Stay tuned for future posts on more specific terms that are also easily misunderstood.

Posted by & filed under Hack Reactor Journal.

Yes. I would tell any friend with a deep interest in programming, a serious work ethic, and 3 months to spare that they should highly consider Hack Reactor. What’s my basis? Well, let’s look at the promises that were made to me, and how the school delivered.

Promise #1: Learn a lot, through long hours: This is almost silly to discuss. All of my past posts show, through time graphs and paragraphs, that I put in a ton of time, and got even more out of it. The amount of software knowledge I possess now is so much more than when I started, and so much more than I could have gotten on my own. It’s also strongly evidenced by the great projects my class and I deployed. Consider this promise delivered.

Promise #2: Learn to think like a software engineer: This one is taken straight from their website. It’s hard to quantify, since I can’t exactly know what ‘software engineers’ think like, as if they all think the same. That said, I learned a number of strategies for attacking technical problems. I know some fundamental concepts of computer science, and maybe most important, I no longer feel like technology is black magic. I’ll consider this delivered.

Promise #3: Jobs & Profit – $110k/year. That’s the head-turner average salary that’s flashed on the front page of Hack Reactor’s site. Is that for real? From talking with cohorts above me, and seeing my cohort already start to get offers, I can safely say the answer is yes. The median might be slightly lower than the average, but the sentiment is correct. There are a ridiculous number of jobs available for JavaScript engineers, and those jobs pay very well. Hack Reactor provides excellent technical preparation, but the job assistance they give you beyond that is highly valuable, and not to be underestimated as a reason to attend such a program. Consider this delivered.

All told, what is my ‘Hack Reaction’? It’s ‘wow.’ I do not use that word lightly, but that’s how I feel about the experience. I learned a ton technically, but just as much about non-technical things too. I learned a lot about myself, and the importance of a physical community, and about learning itself. Stay tuned for more in-depth posts on those topics. They’re gonna be good. 🙂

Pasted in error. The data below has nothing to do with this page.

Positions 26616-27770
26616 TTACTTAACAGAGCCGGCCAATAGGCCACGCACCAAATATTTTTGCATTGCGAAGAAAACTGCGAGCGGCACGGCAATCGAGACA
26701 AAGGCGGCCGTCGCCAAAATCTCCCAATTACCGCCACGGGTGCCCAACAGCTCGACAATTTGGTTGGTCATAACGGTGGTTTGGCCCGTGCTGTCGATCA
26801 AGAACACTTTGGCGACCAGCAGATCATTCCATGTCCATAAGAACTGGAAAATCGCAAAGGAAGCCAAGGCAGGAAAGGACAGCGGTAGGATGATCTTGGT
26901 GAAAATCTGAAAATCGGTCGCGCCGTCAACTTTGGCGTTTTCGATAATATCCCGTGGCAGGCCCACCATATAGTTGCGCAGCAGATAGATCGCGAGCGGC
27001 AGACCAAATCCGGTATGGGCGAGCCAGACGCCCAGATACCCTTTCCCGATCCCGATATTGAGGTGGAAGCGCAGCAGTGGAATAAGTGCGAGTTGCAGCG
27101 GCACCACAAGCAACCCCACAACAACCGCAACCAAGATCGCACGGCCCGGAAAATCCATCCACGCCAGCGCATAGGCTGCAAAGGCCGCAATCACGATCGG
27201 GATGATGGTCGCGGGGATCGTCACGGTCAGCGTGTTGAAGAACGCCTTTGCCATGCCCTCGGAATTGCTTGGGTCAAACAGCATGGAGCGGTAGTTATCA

Until then, I sign off as your humble correspondent to the world of one software immersion school. I thank everyone who has read this series, shared it around, and e-mailed me questions. You are all awesome!



Posted by & filed under Hack Reactor Journal.

Most Interesting Thing: Life is starting again and I’m not happy about it. For the first time in 11 weeks, I have to check my e-mail. I have to respond to people. I have to look at my schedule. What the hell?

Well I now work for Hack Reactor, and this first week is requiring a good amount of ‘set up’. Getting my Gmail and Gcal set up. Figuring out the best assignments and ‘on-boarding’. I’m looking forward to the work, but the ‘pre-work’ is annoying. I also found and landed some contract work, which is awesome, but was also time-consuming. And I’m in the midst of hunting for apartments. Even more time-consuming. None of these things have to do with code. That’s what I’m not happy about. Not like I’m complaining. It’s gonna be an awesome 3 months. I’m just observing my disproportional dislike for something that was previously such an integral part of my life, answering e-mails and getting back to people. HR has affected me in many ways.

There was something amazing about being able to focus on only code for 10 weeks. It’s freeing. It feels insanely good to be so productive and learn so much. But that focus is also what makes it unsustainable. The focus is so powerful that it pushes everything else away, and eventually you have to pick things back up. Yet, I want to retain the best parts of that focus. Try to have as few things to do at a time. For instance, I had originally thought I might do 10 hours/week on about 3 different side projects. But I talked to others and realized what I should do is do 1 project 30 hrs/week for about 3 weeks, and move on. That’s best for everybody involved.

What’s happening?

All of my classmates who aren’t Hackers in Residence are running around like crazy doing the job hunt. Everybody is killing it too. Several people already have offers, and it’s only a week after hiring day. Everyone else is interviewing with great companies, big and small. There’s little doubt that Hack Reactor will keep up it’s impressive job placement rate.